Facing gridlock and the grim reality that Jakarta could soon be subsumed by water, the Indonesian government says it is moving ahead with plans to move the country’s capital
Indonesia’s government will complete its assessment of which city should replace Jakarta as the country’s new capital by the end of the year, an official said on Monday.
Bambang Brodjonegoro, head of the National Development Planning Board, made the announcement at an event convened by the Asian Development Bank (ADB), the Jakarta Post reported.
“It has to be outside Java,” Bambang told the Antara news agency on the sidelines of the event, adding that “the final decision will come within this year”.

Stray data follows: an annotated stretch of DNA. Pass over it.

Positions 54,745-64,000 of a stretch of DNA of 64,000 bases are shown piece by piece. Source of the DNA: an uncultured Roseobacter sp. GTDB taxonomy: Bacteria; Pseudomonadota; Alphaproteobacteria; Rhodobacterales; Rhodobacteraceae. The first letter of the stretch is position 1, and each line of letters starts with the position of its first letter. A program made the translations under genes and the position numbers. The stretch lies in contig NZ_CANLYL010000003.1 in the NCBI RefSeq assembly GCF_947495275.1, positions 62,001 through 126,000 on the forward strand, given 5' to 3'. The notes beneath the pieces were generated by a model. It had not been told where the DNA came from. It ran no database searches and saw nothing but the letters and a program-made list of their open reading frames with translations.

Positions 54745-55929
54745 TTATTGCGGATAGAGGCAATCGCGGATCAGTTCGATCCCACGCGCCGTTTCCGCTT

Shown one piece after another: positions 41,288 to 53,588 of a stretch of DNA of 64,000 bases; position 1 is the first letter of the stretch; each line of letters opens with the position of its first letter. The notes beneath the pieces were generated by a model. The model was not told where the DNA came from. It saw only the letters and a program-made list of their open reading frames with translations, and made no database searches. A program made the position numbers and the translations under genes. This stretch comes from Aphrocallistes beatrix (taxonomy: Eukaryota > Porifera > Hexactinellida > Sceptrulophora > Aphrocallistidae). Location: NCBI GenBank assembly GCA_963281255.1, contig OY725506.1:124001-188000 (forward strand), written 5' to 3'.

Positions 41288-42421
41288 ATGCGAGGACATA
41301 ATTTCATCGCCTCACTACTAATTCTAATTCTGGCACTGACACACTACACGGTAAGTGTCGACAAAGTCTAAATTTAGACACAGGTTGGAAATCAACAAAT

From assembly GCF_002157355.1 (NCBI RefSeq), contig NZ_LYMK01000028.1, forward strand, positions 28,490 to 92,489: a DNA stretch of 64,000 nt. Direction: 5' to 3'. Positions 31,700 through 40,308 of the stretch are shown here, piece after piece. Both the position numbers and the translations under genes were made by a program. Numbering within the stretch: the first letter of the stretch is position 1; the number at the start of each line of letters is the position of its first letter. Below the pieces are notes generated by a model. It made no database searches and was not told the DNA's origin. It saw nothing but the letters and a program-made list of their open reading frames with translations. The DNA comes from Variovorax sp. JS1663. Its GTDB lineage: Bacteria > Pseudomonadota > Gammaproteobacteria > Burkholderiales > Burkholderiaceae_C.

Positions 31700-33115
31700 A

The sprawling metropolis faces an infrastructure crisis fuelled by rapid economic growth, the devastating threat posed by climate change and insufficient public spending. According to a recent ADB report, Indonesia spends $23 billion a year on infrastructure, $51 billion less than needed.
What’s more, the constant drilling of new wells to source fresh water means the city is sinking at an alarming rate—some say the city has as few as two years above water left unless swift action is taken.
JanJaap Brinkman, a hydrologist with the Dutch research institute Deltares, told the Guardian in November that the city only had two options: “retreat or advance”.
“We either abandon and evacuate north Jakarta, which is a non-starter, or we advance out into the bay with the seawall,” a $40 billion waterfront city project designed to keep the city from sinking.